AMSTERDAM (Reuters) - In the Netherlands, two people matter when it comes to the euro zone crisis: Henk and Ingrid. And they’re not happy.
The mythical Mr and Mrs Average, conjured up by populist politician Geert Wilders, have taken on a life of their own. Married with two children, they live in a typical suburban house, and take one or two holidays a year.
According to Wilders, they resent seeing their taxes squandered on foreigners - whether as welfare handouts to immigrants, overseas development aid, or bailout funds to profligate Greeks and debt-ridden Spanish banks.
So when the Dutch vote in a general election on September 12, Henk and Ingrid will be not just choosing a new government but also making a statement about Dutch membership of the euro and the European Union.
The election is shaping up as close contest between centrist pro-European parties and strident populists such as Wilders, who heads the anti-Islam, anti-euro Freedom Party, and the far-left Socialist Party.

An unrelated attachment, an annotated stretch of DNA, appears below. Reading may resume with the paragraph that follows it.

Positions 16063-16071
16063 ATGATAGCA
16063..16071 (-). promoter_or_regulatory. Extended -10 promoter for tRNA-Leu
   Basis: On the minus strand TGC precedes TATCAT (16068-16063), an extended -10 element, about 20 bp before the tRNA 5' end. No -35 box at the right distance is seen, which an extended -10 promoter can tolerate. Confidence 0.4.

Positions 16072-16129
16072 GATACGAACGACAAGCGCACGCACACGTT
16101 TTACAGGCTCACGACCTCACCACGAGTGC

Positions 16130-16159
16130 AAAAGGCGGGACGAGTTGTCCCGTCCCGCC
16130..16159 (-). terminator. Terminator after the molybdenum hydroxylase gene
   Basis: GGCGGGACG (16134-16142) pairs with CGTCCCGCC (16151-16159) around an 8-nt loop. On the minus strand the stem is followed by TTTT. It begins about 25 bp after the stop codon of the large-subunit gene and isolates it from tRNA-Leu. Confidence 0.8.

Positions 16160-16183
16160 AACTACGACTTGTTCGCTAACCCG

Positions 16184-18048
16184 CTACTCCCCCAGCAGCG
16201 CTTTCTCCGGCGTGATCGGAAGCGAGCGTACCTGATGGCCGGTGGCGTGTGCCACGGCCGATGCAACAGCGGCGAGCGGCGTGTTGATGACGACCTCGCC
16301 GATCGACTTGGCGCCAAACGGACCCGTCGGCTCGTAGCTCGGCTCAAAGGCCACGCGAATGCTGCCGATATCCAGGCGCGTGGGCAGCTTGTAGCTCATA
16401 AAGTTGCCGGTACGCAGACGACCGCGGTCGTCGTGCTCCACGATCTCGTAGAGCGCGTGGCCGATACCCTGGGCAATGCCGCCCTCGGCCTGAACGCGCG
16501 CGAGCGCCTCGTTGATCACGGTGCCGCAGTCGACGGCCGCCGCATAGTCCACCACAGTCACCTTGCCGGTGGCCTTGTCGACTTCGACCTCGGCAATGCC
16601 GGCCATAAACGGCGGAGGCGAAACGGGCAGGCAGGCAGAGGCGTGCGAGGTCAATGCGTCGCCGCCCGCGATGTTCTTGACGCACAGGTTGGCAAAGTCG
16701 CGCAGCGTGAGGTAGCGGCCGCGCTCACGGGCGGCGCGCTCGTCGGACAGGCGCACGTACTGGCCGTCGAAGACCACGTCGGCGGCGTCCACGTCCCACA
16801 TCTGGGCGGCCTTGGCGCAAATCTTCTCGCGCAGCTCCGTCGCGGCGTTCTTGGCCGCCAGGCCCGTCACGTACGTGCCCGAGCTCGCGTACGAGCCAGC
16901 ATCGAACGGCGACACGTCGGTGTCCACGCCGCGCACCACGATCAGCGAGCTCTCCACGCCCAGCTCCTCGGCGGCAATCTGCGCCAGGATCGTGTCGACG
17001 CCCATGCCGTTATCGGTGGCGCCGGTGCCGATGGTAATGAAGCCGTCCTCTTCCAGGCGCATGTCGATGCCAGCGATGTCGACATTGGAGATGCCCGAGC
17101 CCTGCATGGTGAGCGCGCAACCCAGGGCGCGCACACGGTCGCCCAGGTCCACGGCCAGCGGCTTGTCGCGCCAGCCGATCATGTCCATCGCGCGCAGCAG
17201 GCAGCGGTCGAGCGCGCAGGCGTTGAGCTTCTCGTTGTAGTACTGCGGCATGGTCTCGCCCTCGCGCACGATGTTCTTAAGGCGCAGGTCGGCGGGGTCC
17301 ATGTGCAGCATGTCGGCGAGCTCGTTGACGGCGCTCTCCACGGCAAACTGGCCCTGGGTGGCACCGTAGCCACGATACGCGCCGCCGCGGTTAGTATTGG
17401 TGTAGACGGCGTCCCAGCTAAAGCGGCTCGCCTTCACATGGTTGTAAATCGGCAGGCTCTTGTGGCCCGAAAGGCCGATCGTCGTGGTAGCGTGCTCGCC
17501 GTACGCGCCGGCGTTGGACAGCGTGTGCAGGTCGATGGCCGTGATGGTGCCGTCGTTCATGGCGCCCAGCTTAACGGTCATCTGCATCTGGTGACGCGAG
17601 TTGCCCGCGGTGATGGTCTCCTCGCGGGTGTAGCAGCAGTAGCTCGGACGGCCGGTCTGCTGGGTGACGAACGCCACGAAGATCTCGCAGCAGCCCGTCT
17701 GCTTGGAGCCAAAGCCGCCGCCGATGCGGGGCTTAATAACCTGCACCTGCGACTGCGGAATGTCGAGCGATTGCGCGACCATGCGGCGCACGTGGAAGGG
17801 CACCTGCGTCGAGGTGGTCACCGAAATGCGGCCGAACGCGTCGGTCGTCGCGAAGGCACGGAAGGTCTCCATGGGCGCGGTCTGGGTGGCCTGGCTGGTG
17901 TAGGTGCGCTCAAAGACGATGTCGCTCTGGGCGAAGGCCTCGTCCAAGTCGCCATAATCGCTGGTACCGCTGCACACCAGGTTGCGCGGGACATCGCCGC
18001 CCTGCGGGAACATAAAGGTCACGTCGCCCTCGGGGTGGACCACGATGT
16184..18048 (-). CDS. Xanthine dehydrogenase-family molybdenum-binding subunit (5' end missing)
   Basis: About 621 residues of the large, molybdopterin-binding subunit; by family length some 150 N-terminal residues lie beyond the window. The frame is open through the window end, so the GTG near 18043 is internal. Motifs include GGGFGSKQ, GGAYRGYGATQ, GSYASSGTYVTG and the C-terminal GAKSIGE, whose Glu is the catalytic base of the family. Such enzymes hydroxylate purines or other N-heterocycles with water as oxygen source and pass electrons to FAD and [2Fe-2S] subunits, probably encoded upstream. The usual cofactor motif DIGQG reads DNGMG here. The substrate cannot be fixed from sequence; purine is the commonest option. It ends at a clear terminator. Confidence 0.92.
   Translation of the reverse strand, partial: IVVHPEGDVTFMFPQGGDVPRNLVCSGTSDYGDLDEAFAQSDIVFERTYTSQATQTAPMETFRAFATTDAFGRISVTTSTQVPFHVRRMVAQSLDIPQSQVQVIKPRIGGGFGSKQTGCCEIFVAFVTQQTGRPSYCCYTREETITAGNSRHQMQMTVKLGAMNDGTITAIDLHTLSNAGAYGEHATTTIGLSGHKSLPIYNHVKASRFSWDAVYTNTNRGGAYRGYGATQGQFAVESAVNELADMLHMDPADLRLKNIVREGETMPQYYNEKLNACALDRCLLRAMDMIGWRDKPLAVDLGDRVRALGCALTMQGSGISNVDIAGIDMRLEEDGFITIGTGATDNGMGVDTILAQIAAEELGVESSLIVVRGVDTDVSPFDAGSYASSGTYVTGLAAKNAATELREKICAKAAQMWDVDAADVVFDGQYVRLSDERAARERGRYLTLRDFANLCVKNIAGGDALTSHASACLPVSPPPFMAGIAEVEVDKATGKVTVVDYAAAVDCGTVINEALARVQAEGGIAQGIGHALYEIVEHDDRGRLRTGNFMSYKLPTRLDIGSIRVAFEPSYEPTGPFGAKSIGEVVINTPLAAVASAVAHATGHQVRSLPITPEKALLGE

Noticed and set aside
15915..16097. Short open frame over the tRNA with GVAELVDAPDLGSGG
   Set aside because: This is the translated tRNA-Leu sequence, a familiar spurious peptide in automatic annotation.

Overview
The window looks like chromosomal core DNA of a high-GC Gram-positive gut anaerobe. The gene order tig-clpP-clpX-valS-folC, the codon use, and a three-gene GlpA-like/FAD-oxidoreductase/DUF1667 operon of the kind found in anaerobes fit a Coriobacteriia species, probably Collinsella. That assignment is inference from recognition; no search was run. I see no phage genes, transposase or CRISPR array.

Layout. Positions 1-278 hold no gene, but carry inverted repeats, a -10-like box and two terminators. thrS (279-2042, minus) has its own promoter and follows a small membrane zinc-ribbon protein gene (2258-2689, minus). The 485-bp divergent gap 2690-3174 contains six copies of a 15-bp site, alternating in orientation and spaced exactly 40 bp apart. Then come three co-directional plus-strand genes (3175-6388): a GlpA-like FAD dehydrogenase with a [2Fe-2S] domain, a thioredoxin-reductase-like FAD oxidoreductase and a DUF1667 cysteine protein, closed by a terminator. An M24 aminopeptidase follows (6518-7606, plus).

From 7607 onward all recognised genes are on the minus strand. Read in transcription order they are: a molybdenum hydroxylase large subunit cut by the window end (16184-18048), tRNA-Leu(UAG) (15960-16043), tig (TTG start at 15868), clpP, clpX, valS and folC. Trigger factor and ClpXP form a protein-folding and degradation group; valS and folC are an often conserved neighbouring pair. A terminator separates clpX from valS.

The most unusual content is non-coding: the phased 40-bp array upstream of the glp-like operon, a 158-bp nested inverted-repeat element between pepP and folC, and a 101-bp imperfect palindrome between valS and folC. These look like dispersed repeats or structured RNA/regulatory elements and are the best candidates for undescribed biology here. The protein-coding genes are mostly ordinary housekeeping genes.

What happens between now and then - a fight with Greece over more aid and less austerity, a crisis in Spain or Italy or both, or a return to some semblance of normality - could determine the outcome in one of the euro zone’s few remaining triple-A states.
The frugal Dutch have long been considered fiscally responsible, and closely aligned to Germany on most euro zone matters. But they are facing a recession, hurting from austerity measures to meet tough fiscal targets, and feeling grumpy.
“It’s a debate between emotion and rational thinking,” Bernard Wientjes, who heads the largest employers’ organisation in the Netherlands, told Reuters in an interview.
“Mr Wilders will do everything to make Europe an important issue in the elections. And then it depends what happens in Europe...if there is a catastrophe in Spain or Italy, if there is a disaster, you never know what will happen. But it will be extremely difficult to form a working coalition.”